Crime fell 38 per cent after first lockdown
Crime declined by 38 per cent after the first lockdown last year, according to new findings.
The data are based on a sample of around 2,700 telephone interviews conducted in September and October 2020 in a survey designed to be nationally representative of all private residential households in Scotland.
There were an estimated 445,000 incidents of crime experienced by adults in Scotland between September 2019 and September 2020, including incidents not reported to the police.
It is estimated that approximately three-in-five (61 per cent) crimes occurred before the start of the UK’s first national lockdown on the 23 March 2020, and two-in-five (39 per cent) occurred after that point. This suggests that crime fell significantly since the start of the UK’s first national lockdown (by around 35 per cent).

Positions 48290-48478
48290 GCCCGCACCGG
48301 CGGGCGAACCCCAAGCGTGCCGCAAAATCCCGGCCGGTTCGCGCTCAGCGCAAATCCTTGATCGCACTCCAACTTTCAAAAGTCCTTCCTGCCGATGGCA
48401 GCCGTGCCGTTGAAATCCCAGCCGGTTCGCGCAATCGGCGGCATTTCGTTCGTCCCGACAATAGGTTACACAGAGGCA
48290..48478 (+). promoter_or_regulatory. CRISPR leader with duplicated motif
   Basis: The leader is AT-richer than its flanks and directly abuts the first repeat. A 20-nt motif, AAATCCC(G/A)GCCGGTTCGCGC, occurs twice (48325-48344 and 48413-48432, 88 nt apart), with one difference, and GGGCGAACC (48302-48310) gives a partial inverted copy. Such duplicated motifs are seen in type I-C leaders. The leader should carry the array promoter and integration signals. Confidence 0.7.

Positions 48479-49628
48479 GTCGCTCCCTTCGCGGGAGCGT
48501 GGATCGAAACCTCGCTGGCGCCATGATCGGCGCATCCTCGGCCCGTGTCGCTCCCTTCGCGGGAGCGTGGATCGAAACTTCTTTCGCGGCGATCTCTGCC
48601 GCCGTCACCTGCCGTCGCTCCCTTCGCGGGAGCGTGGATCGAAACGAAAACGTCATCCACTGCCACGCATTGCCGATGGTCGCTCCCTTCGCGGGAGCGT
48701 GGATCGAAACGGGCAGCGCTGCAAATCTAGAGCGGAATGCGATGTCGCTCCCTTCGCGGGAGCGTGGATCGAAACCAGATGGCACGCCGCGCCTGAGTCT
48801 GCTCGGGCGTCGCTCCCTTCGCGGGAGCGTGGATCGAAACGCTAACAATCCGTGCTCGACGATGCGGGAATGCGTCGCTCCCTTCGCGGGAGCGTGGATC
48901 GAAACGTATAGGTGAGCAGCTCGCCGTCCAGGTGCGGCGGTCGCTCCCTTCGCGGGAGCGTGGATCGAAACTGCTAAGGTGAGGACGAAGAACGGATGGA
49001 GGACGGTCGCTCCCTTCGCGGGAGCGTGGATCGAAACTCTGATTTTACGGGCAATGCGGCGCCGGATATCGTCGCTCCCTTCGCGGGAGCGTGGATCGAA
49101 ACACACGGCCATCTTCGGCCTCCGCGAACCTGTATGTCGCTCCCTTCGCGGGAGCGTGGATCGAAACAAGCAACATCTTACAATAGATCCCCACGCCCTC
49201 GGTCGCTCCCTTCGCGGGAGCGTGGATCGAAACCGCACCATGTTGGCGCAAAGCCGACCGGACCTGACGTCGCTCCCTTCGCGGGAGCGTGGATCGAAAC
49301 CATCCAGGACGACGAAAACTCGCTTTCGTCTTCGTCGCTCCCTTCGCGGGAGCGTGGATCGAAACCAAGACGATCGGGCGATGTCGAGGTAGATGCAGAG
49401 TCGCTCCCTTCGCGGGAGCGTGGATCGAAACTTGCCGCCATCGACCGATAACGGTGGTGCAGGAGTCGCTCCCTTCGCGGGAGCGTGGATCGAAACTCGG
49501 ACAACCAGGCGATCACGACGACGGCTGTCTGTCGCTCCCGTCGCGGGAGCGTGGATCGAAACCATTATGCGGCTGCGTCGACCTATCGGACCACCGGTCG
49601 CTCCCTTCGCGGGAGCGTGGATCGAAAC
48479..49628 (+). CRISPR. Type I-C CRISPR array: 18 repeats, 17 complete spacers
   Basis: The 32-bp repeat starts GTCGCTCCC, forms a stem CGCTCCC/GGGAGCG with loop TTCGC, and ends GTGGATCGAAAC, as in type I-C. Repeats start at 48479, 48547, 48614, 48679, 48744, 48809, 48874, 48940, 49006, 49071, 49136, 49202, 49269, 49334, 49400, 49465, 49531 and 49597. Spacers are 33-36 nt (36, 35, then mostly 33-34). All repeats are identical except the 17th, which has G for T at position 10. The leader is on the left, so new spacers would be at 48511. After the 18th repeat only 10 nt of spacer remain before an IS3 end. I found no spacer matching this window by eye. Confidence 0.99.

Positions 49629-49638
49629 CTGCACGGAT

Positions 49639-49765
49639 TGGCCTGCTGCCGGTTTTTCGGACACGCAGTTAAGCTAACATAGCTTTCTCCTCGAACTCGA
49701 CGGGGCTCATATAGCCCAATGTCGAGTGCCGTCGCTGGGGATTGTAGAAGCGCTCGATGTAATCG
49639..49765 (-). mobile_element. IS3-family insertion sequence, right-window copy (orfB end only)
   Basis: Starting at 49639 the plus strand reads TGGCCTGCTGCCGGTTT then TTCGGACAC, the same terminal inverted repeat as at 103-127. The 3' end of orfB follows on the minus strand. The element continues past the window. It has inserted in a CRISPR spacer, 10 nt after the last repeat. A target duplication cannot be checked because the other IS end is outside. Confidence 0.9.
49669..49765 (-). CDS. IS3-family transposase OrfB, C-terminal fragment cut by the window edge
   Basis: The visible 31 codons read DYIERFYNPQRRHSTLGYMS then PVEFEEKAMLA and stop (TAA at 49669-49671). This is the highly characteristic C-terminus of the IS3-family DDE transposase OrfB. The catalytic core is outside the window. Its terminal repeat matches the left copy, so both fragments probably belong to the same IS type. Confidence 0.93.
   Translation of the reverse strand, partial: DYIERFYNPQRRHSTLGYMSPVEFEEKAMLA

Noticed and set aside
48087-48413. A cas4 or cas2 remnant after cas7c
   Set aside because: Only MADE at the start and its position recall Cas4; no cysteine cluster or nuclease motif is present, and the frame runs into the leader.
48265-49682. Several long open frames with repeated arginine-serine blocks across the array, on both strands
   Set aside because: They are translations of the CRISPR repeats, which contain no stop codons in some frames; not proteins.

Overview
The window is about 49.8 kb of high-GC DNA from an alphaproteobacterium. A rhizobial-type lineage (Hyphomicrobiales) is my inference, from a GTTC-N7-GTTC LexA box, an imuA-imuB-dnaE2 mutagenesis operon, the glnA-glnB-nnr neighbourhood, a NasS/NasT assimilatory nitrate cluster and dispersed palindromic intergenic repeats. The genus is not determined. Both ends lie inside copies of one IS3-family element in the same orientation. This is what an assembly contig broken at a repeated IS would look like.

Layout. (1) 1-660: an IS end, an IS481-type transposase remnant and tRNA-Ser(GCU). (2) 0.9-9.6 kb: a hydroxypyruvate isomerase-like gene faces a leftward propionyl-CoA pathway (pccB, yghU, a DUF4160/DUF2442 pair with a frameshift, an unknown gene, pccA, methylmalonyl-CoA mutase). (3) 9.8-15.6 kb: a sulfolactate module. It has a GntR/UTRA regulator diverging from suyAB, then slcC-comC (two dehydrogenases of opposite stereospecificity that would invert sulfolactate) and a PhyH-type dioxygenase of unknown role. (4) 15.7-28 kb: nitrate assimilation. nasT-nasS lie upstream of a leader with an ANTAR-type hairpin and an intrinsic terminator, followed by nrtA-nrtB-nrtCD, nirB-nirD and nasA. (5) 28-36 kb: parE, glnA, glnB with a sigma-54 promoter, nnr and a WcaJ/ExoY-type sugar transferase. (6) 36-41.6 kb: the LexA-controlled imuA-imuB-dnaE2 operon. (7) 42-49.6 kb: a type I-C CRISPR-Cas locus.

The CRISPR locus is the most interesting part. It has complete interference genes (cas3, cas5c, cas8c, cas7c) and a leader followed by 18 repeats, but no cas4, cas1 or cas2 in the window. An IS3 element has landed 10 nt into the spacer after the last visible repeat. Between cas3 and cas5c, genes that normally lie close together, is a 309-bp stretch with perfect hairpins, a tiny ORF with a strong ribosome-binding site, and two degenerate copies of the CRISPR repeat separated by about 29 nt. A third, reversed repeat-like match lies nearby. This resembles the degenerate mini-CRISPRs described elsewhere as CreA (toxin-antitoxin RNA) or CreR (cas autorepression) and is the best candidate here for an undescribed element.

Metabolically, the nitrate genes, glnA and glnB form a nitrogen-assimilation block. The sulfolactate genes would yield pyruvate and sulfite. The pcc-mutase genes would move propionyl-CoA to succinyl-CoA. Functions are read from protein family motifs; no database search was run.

Just over half of people (54 per cent) felt that crime in their local area had stayed about the same since the start of the UK’s first national lockdown on the 23rd March 2020.
Around three-in-four (75 per cent) adults felt safe when walking alone in their local area after dark and most people (87 per cent) reported no change in how safe they felt walking alone in their local area after dark since the virus outbreak.
More than nine-in-ten (91 per cent) adults said that the Covid-19 pandemic had not changed how worried they felt about being a victim of crime. However, previous victims of crime felt more worried about being a victim of crime since the virus outbreak (19 per cent) compared with just 5 per cent of non-victims.
Justice Secretary Humza Yousaf said: “The report suggests that the number of crimes experienced by adults in Scotland fell by around 35 per cent following the start of the first UK lockdown, providing another indication of the profound impact the pandemic and actions taken to stop the virus’s spread has had on Scotland’s population and society.”